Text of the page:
Another Eiffelwish: A cluster concept with restricted visibility (to avoid name clashes).

by Helmut Brandl (modified: 2010 Aug 26)

The Eiffel language in its current definition has no concept of namespaces. However in large programs using many libraries name clashes (i.e. two classes having the same name) become more and more probable.

Different Eiffel compilers have resolved the name clashes with different strategies. This is not satisfactory because it is not portable. Therefore the Eiffel language should be extended to resolve potential name clashes of class names in a manner which is independant from the used compiler.

The following paper contains a proposal for a cluster concept which is capable of handling and resolving class name clashes. All the mechanisms described below are extensions to the Eiffel language. I.e. with that extensions the Eiffel language is capable of handling and resolving name clashes within the language (without the use of some compiler specific configuration files).

The basic concepts are views and clusters. Each class belongs to exactly one cluster and has exactly a view of classes which it can use. This makes it possible that a class does not see all classes of the universe but only a limited set of classes. Furthermore views have the possibility to rename some of the classes. A class rename is local to a view.

Fully qualified names for classes are introduced as a last resort to resolve name clashes.

Having a standardized way to express used clusters within Eiffel, it is possible to simplify small programs as a side effect. Complete Eiffel programs can be contained within one file with all the needed (usually very little to none) cluster information. A "Hello world" program becomes the trivial `do print("Hello world%N") end' without any definition of a root class nor a root procedure and without any necessary configuration file.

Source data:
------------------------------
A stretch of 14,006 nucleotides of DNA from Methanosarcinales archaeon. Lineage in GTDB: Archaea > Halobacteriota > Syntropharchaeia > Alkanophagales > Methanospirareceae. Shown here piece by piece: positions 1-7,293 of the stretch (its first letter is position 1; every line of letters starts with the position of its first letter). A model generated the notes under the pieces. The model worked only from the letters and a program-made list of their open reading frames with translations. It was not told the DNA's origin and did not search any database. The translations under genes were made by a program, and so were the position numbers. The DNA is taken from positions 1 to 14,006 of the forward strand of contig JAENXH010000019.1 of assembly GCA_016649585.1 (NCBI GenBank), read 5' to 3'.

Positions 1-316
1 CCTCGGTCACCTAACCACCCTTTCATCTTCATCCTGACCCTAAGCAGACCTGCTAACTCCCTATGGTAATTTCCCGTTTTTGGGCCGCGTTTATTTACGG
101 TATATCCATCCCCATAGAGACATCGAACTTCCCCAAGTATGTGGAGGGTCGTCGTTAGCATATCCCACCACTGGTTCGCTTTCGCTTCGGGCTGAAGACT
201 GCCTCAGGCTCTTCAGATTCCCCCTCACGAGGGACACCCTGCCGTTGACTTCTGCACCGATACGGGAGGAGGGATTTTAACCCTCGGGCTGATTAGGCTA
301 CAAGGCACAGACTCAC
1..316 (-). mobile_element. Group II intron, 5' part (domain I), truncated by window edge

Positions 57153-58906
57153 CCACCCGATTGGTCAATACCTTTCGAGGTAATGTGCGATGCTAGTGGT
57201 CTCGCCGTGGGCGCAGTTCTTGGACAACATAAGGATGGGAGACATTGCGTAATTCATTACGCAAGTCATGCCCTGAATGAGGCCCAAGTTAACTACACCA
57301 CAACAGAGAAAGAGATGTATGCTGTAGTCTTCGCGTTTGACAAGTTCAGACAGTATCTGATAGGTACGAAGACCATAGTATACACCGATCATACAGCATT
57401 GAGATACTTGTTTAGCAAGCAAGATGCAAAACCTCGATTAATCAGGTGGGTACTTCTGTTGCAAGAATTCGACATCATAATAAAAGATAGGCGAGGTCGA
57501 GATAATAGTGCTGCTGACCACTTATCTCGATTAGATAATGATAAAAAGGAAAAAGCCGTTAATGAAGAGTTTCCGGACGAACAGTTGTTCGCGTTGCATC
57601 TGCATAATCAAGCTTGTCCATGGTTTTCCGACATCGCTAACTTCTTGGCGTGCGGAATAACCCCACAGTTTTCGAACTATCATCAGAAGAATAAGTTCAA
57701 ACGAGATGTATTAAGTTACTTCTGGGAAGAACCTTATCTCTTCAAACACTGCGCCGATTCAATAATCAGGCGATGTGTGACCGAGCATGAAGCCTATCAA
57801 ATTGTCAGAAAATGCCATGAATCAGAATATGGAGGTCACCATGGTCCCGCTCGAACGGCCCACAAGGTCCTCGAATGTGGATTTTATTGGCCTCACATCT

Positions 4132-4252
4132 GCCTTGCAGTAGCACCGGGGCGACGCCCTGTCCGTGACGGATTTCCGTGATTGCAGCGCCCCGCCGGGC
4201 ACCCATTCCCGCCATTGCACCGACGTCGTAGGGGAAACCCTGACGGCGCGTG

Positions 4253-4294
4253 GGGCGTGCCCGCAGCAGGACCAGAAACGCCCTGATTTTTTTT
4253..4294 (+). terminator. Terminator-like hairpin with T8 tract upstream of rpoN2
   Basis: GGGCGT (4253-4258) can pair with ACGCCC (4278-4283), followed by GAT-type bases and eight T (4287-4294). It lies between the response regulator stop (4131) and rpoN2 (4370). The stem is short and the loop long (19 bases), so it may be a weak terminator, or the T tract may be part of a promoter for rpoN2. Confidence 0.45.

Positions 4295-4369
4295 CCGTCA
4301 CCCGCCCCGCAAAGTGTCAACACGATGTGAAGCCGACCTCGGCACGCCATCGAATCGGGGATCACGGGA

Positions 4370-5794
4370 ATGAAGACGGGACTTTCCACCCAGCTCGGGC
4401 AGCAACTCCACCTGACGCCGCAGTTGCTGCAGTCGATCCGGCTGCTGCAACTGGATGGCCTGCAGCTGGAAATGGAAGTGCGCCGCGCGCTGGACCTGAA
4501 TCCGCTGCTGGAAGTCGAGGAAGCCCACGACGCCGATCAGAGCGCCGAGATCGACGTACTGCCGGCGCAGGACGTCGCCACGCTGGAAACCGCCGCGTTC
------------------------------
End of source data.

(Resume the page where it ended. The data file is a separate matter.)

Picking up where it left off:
Therefore the cluster concept makes Eiffel more scalable in both directions: for small programs and for large programs.

Read the detailed paper at

  • Emmanuel Stapf (6 years ago 20/7/2010)

    Have you looked at the way it is done in EiffelStudio, it seems you a re describing exactly all the features we are supporting. If not then, could you provide what are the differences?

    • Helmut Brandl (6 years ago 21/7/2010)

      Can you give me a link to the documentation of how it is done in Eiffelstudio. I have searched but not found.

      But as far as I know, Eiffelstudio does not have a cluster concept within the language. It relies on xml files to describe the cluster structure (it is like C/C++ relying on makefiles). I would prefer to have it in the language (like java, scala, etc.).

      Currently the language specification does not allow for restricted visibility (neither ECMA, nor OOSC, nor ETL2). The ECMA standard talks about a universe and that all classes in the universe must have unique names.

      The goal of my proposal is to include the visibility etc. into the language (therefore I have proposed validity codes as well).

  • Colin LeMahieu (6 years ago 20/7/2010)

    - Is the ability to create one-line Eiffel programs compelling?

    - Do existing project generators make it easy enough to create new programs?

    - If the issue is non-portability, why would another standard solve the issue?

    - Is portability between Eiffel compilers compelling?

    - Is class naming between different software units really the biggest issue of portability? As far as I can see the existing Eiffel compilers implement the language to varying degrees. Most diverge from the ECMA standard, the only language specification actually submitted to any standards organization.

    - Allowing multiple class definitions in a single file but only the main file doesn't seem compelling.

    - Using search paths with first-occurrence resolution seems like a step backwards.

    • Peter Gummer (6 years ago 21/7/2010)

      One-line Eiffel programs

      The ability to create one-line Eiffel programs would be compelling to newcomers. The lower the barrier to entry, the more people will come in and take a look.

      So that's the marketing reason.